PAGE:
2015 National Student Symposium
Regulation can be a significant barrier to innovation, protecting incumbents and making it harder to bring new goods and services to market. Determining the appropriate regulation is all the more difficult when accelerating technology is creating many new opportunities as well as potential dangers. Can the administrative state itself innovate to promote beneficial innovation? Topics to be considered here will be the nature and scope of cost-benefit analysis, the use of experiments to guide regulation and prizes as an alternative to top-down regulation.
- Prof. William Baude, University of Chicago Law School
- Mr. Jon Dudas, Senior Associate to the President, University of Arizona and former Under Secretary of Commerce for Intellectual Property and Director of the United States Patent and Trademark Office
- Mr. Steve Lehotsky, Deputy Chief Counsel for Litigation, U.S. Chamber Litigation Center
- Prof. Jennifer Nou, University of Chicago Law School
- Moderator: Hon. Stephen Markman, Michigan Supreme Court
- Introduction: Ms. Kathryn Bi, President, University of Chicago Law School Federalist Society
This program was presented on February 20, 2015, as part of the 2015 Federalist Society National Student Symposium. SCOTUScast 4-15-15 featuring Greg Dolin
Gregory Dolin April 15, 2015
On March 31, 2015, the Supreme Court heard oral argument for two cases: Commil USA, LLC v. Cisco Systems and Kimble v. Marvel Enterprises. In Commil, the question is whether a defendant's good-faith belief that a patent is invalid is a defense against a claim of induced patent infringement. In Kimble, the issue concerns whether the Court should overturn a long-standing precedent under which a patent-holder cannot obtain royalty payments beyond the expiration of the patent.
To discuss these cases, we have Prof. Gregory Dolin, Associate Professor of Law and Co-director, Center for Medicine and Law, University of Baltimore School of Law. 2015 Annual Western Chapters Conference
In the innovation economy, entrants often confront increased regulatory hurdles, particularly on a state level, as they enter the marketplace and disrupt previously tightly regulated industries, such as hospitality and transportation. In California, for example, legislators have proposed rigorous insurance requirements, drug testing, and new background checks on Uber and Lyft drivers that traditional taxicab drivers do not face. Airbnb faces scrutiny in New York, with critics accusing it of violating rent control laws by creating an underground rental market, threatening public safety and driving up rental prices. In New Jersey, Tesla sales have been shut down after licensing restrictions prevented direct-to-consumer sales of electric vehicles, bypassing franchised dealers. While the entrants contend that these restrictions only serve to restrain competition and protect special entrenched interests, the critics maintain that consumer protection and maintaining a level playing field are the true goals in their regulatory policies. What’s the proper balance between innovation and regulation? Will these new entrants incentivize innovation or will existing regulatory capture only succeed in maintaining the status quo? Are state regulations the greatest impediment to innovation, or do federal regulations also impede progress?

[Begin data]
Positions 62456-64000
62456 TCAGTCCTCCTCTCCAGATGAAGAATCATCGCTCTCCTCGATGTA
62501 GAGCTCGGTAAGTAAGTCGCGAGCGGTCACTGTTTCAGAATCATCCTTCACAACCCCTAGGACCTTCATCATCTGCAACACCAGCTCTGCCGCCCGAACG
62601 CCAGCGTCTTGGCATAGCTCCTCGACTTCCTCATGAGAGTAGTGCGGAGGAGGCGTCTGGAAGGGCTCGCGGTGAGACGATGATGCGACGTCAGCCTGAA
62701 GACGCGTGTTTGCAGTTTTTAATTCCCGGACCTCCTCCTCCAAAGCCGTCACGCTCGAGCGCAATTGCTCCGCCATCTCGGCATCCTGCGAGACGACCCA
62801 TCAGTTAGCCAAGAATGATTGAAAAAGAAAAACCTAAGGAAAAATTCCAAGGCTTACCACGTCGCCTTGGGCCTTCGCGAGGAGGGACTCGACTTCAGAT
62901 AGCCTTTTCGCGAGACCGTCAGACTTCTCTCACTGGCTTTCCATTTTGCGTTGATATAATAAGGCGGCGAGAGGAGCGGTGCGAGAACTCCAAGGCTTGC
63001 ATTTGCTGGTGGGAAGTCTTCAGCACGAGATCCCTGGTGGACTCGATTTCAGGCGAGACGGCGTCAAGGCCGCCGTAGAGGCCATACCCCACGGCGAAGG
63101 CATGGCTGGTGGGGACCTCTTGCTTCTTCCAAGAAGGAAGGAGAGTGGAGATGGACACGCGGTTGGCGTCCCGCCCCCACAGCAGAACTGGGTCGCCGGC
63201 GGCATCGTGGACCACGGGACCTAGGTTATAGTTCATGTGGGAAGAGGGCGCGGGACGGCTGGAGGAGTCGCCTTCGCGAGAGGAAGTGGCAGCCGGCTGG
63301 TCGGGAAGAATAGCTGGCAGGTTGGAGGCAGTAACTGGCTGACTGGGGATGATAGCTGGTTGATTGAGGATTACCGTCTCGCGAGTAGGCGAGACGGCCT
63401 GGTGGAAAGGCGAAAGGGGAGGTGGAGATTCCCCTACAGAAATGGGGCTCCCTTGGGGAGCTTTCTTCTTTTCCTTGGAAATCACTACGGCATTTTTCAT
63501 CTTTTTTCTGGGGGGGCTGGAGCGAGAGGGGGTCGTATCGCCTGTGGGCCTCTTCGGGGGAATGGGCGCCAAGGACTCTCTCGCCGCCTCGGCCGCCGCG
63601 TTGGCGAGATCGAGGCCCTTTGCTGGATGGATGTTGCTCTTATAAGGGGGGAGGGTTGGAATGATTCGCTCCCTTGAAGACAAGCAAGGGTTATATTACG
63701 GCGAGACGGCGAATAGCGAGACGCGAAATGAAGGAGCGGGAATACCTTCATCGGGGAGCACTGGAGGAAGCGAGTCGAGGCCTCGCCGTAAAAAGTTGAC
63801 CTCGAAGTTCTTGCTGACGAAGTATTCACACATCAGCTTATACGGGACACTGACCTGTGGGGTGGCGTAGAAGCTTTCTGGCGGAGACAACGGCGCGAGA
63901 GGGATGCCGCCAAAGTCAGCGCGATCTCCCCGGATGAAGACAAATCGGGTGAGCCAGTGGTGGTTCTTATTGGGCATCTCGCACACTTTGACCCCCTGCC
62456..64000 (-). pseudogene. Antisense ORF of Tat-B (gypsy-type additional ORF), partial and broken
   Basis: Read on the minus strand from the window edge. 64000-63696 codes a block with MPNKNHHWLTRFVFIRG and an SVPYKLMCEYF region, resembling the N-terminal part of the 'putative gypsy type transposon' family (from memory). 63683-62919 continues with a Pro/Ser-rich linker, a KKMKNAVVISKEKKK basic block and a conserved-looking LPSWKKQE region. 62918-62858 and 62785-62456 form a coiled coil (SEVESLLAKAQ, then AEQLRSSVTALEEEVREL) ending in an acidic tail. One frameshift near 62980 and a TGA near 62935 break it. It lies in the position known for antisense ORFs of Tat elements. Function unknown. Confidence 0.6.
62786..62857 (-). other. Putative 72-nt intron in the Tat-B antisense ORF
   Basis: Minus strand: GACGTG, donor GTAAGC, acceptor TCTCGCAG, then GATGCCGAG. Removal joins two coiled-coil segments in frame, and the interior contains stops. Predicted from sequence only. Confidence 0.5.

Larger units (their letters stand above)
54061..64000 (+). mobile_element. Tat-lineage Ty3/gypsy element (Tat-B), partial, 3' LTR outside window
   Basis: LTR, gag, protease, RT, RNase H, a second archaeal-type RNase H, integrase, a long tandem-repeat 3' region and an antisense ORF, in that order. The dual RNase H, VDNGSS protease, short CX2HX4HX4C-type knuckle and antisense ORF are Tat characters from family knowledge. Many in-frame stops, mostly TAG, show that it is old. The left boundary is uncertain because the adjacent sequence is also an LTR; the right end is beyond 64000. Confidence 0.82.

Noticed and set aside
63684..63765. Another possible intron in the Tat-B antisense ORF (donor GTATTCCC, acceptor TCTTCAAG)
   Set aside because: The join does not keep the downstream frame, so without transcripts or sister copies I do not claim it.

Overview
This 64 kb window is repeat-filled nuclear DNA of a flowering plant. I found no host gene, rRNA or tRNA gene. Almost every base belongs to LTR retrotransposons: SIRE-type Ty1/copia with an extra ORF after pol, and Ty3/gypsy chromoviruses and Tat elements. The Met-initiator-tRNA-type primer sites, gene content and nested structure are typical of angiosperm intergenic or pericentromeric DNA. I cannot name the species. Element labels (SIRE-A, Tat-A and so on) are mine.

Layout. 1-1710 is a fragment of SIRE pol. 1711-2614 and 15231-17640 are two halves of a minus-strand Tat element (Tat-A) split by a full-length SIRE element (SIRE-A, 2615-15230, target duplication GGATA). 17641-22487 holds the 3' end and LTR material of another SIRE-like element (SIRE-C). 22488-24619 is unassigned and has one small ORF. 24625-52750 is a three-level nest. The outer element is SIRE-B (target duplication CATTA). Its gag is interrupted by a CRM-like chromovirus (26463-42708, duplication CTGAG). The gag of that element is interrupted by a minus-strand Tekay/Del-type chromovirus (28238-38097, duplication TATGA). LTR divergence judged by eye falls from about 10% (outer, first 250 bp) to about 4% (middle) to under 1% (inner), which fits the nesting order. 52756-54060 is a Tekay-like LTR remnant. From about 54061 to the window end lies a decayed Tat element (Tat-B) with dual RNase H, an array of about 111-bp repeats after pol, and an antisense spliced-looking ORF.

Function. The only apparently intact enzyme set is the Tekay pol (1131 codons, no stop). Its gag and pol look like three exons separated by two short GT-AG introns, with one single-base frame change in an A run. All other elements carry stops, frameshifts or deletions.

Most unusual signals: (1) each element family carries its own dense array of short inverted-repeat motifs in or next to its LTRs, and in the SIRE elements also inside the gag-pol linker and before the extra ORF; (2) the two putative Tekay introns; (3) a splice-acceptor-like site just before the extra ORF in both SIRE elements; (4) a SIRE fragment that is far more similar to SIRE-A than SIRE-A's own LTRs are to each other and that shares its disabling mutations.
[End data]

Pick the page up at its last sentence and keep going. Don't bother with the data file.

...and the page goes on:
This panel was part of the 2015 Annual Western Chapters Conference held on January 24, 2015, at the Ronald Reagan Presidential Library in Simi Valley, CA.
- Evan Baehr, Co-founder, Outbox and Co-founder, Able Lending
- Katie Biber Chen, Senior Counsel, Airbnb
- Andrea Ambrose Lobato, Policy Counsel, Lyft
- Prof. Stephen Miller, University of Idaho School of Law
- Moderator: Hon. Carlos Bea, U.S. Court of Appeals, 9th Circuit
- Introduction: Mr. David DeGroot, Special Counsel, Sheppard Mullin Richter & Hampton LLP and President, San Francisco Lawyers Chapter
The Ronald Reagan Presidential Library 2015 Annual Western Chapters Conference
Simi Valley, CA
John Allison, President and CEO of the Cato Institute, delivered the Keynote Address at the 2015 Annual Western Chapters Conference. He was introduced by Andrew Pappas, President of the Los Angeles Lawyers Chapter. The annual conference was held at The Ronald Reagan Presidential Library in Simi Valley, CA on January 24, 2015.
- Mr. John Allison, President and CEO, Cato Institute and former CEO, BB&T
- Introduction: Mr. Andrew G. Pappas, Gibson Dunn & Crutcher and President, Los Angeles Lawyers Chapter
The Ronald Reagan Presidential Library Financial Services & E-Commerce Practice Group Podcast
Simi Valley, CA
The 2008 financial crisis—like the Great Depression—was a world-historical event. What caused it will be debated for years, if not generations. The conventional narrative is that the financial crisis was caused by Wall Street’s actions and insufficient regulation of the financial system. That narrative produced the Dodd-Frank Act, the most comprehensive financial-system regulation since the New Deal. A competing narrative about what caused the financial crisis has received little attention -- many contend that the crisis was caused not by bad actors on Wall Street, but by government housing policies. Peter Wallison marshals evidence in support of this view in his recently-released book, Hidden in Plain Sight: What Really Caused the World’s Worst Financial Crisis and Why It Could Happen Again.
- Hon. Peter J. Wallison, Arthur F. Burns Fellow in Financial Policy Studies, American Enterprise Institute
- Prof. Todd J. Zywicki , Foundation Professor of Law, George Mason University School of Law